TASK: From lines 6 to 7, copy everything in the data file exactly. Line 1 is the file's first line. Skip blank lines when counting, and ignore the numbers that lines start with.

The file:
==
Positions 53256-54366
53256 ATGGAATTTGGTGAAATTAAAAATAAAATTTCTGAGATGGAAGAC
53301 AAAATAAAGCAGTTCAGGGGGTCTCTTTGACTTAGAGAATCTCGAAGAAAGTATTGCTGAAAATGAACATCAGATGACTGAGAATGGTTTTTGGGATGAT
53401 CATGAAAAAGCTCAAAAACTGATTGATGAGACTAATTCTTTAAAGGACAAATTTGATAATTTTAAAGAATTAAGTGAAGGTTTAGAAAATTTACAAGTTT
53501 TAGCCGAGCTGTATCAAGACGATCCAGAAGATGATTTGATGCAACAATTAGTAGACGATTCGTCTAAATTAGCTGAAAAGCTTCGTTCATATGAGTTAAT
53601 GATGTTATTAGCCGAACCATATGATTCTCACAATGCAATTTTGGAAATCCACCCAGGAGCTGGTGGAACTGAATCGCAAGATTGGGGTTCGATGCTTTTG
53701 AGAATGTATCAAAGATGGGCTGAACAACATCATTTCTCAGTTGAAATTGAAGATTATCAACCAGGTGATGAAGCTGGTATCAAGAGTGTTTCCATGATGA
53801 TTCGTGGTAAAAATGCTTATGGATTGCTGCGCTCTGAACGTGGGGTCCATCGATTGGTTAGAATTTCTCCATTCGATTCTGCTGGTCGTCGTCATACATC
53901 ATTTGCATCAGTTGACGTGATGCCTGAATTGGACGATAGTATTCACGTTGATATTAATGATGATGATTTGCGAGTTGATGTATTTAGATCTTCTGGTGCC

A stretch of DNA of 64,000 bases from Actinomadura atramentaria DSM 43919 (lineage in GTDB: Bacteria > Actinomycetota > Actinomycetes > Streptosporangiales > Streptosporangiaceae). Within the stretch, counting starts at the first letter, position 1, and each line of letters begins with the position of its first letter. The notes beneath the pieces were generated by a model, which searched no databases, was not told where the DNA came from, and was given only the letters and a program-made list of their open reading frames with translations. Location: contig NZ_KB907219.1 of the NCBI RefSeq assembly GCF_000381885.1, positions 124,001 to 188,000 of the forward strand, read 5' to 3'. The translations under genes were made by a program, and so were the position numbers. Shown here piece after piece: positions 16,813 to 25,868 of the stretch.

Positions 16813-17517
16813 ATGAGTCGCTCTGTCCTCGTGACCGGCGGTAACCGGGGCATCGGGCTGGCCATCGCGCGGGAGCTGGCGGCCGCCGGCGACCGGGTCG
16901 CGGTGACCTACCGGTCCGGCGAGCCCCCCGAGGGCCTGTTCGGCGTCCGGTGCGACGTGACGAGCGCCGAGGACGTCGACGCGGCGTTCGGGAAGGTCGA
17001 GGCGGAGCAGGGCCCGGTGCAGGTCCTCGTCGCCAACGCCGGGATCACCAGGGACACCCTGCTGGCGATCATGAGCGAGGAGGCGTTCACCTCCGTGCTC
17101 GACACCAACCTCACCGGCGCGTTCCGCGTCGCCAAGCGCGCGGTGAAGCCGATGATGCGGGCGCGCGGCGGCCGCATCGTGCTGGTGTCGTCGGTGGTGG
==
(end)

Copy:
53601 GATGTTATTAGCCGAACCATATGATTCTCACAATGCAATTTTGGAAATCCACCCAGGAGCTGGTGGAACTGAATCGCAAGATTGGGGTTCGATGCTTTTG
53701 AGAATGTATCAAAGATGGGCTGAACAACATCATTTCTCAGTTGAAATTGAAGATTATCAACCAGGTGATGAAGCTGGTATCAAGAGTGTTTCCATGATGA